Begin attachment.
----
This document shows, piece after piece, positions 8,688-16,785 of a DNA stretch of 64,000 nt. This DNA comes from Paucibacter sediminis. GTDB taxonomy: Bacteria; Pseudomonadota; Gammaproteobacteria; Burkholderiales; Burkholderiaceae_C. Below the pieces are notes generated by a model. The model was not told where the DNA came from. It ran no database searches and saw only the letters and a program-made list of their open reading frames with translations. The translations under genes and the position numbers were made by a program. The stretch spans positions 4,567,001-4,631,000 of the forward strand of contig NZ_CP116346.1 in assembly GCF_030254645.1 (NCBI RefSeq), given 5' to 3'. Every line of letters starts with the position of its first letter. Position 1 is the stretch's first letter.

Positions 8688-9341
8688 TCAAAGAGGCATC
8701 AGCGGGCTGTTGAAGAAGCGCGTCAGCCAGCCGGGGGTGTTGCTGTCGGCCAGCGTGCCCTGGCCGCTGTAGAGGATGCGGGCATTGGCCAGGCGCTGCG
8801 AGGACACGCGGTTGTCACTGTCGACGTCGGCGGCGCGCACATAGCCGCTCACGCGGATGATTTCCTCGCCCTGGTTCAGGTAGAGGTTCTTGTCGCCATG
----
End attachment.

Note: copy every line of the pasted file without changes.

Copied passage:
This document shows, piece after piece, positions 8,688-16,785 of a DNA stretch of 64,000 nt. This DNA comes from Paucibacter sediminis. GTDB taxonomy: Bacteria; Pseudomonadota; Gammaproteobacteria; Burkholderiales; Burkholderiaceae_C. Below the pieces are notes generated by a model. The model was not told where the DNA came from. It ran no database searches and saw only the letters and a program-made list of their open reading frames with translations. The translations under genes and the position numbers were made by a program. The stretch spans positions 4,567,001-4,631,000 of the forward strand of contig NZ_CP116346.1 in assembly GCF_030254645.1 (NCBI RefSeq), given 5' to 3'. Every line of letters starts with the position of its first letter. Position 1 is the stretch's first letter.

Positions 8688-9341
8688 TCAAAGAGGCATC
8701 AGCGGGCTGTTGAAGAAGCGCGTCAGCCAGCCGGGGGTGTTGCTGTCGGCCAGCGTGCCCTGGCCGCTGTAGAGGATGCGGGCATTGGCCAGGCGCTGCG
8801 AGGACACGCGGTTGTCACTGTCGACGTCGGCGGCGCGCACATAGCCGCTCACGCGGATGATTTCCTCGCCCTGGTTCAGGTAGAGGTTCTTGTCGCCATG